Auntie Fashion

I’m the fashion world’s most-enduring muse.

Jeremy Scott F/W 2001

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Jeremy Scott F/W 2001

Blogging about Jeremy Scott made me feel nostalgic for the days when the designer showed in Paris.  His Fall/Winter 2001 presentation, in particular, was a great moment in the history of antifashion.

Although it wasn’t that long ago, it’s easy to forget what made 2001 different from 2008.  The biggest distinction is that the “good taste” movement hadn’t overtaken fashion yet.  Makeover shows weren’t a dime a dozen, one-in-two people weren’t calling themselves stylists, and the red carpet was still a couple of seasons away from becoming the circus it is today. 

Designers were reacting against 90s minimalism with luxe looks.  Tom Ford was leading the charge as the creative director for Gucci.  While rave reviews kept pouring in for his ready-to-wear collections, his real contribution to the label was in the accessories department.  Under Ford, Gucci was about to become a global powerhouse based on its brands.

Taking fashion from the Calvin Klein/Helmut Lang 90s into the new century meant making some big changes to the way ready-to-wear collections and accessories were designed.  The biggest change, in retrospect, had to be the “bling” that Ford brought back to fashion: A sleeker, sexier version of Gianni Versace-style glamour.  Understatement had given its way to overstatement.

Jeremy Scott must have sensed where the trends were going when he responded to the fashion climate of the moment with this collection.  Choosing Vanna White as his muse — she was one of the only celebrities in Hollywood who didn’t pare down her look in the 90s — he put on a show that brilliantly poked fun at the desire to look rich and glamorous.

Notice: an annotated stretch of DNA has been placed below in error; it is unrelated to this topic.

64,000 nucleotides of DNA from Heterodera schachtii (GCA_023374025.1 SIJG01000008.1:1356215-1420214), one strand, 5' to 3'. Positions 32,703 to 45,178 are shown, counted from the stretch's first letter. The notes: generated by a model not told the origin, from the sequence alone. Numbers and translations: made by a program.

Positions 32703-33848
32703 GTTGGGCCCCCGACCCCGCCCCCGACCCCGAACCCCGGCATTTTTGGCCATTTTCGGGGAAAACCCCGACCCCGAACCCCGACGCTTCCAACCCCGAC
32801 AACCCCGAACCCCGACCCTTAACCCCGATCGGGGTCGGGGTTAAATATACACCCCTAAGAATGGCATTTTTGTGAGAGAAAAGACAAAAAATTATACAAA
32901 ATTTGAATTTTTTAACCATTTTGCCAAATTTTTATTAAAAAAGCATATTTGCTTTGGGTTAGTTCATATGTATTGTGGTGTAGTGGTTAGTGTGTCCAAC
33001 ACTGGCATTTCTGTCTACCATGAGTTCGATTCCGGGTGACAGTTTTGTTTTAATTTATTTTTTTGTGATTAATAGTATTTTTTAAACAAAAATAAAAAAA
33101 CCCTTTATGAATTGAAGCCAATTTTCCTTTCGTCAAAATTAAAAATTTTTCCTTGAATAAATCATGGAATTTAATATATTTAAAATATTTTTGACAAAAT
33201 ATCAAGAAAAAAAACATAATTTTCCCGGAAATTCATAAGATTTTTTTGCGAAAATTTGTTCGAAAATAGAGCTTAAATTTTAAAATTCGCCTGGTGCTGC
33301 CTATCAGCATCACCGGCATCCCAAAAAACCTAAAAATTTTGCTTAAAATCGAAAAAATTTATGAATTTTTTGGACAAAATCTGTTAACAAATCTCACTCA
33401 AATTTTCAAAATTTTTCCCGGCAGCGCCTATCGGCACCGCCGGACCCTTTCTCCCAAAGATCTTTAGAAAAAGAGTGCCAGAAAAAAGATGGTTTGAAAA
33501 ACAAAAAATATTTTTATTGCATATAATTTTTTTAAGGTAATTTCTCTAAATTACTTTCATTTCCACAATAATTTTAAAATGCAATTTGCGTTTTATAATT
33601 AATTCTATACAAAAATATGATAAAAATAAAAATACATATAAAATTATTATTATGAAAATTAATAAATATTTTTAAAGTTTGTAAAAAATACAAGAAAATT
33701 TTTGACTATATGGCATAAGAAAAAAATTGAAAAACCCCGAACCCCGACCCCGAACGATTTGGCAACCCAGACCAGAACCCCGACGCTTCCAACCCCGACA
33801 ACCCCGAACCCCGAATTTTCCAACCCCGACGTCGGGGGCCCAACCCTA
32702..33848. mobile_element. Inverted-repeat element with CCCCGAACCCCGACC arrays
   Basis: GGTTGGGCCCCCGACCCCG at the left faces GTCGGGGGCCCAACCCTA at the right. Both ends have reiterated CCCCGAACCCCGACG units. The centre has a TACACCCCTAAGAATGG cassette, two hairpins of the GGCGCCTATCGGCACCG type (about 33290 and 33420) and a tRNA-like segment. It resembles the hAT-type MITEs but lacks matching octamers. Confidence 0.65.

Remember, this was the time when logos had just returned to fashion — you could still find classic Louis Vuitton logo bags in thrift stores.  Suddenly, everyone was plastering their name all over everything.  Fashion had gone from pared-down to pumped-up overnight.  Appearing as if you had spent a lot of money on your clothes was becoming equated with good taste.  The nylon Prada bag of the 90s had become a garish Gucci bag, covered in tacky doodads and advertising: The epitome of overkill.

And overkill was Jeremy Scott’s speciality.  Just get a load of the matching coat and luggage set in the photo I posted above.  Or click on the link to view the slideshow on style.com.  Eight years ago, Jeremy Scott virtually (and presciently) predicted how vulgar fashion would become by the middle of the decade.  For that reason, I rank this show as one of the greatest runway presentations I’ve ever seen.  It was positively uncanny how he knew where fashion was going before the rest of us did.

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September 20, 2008 at 5:18 pm

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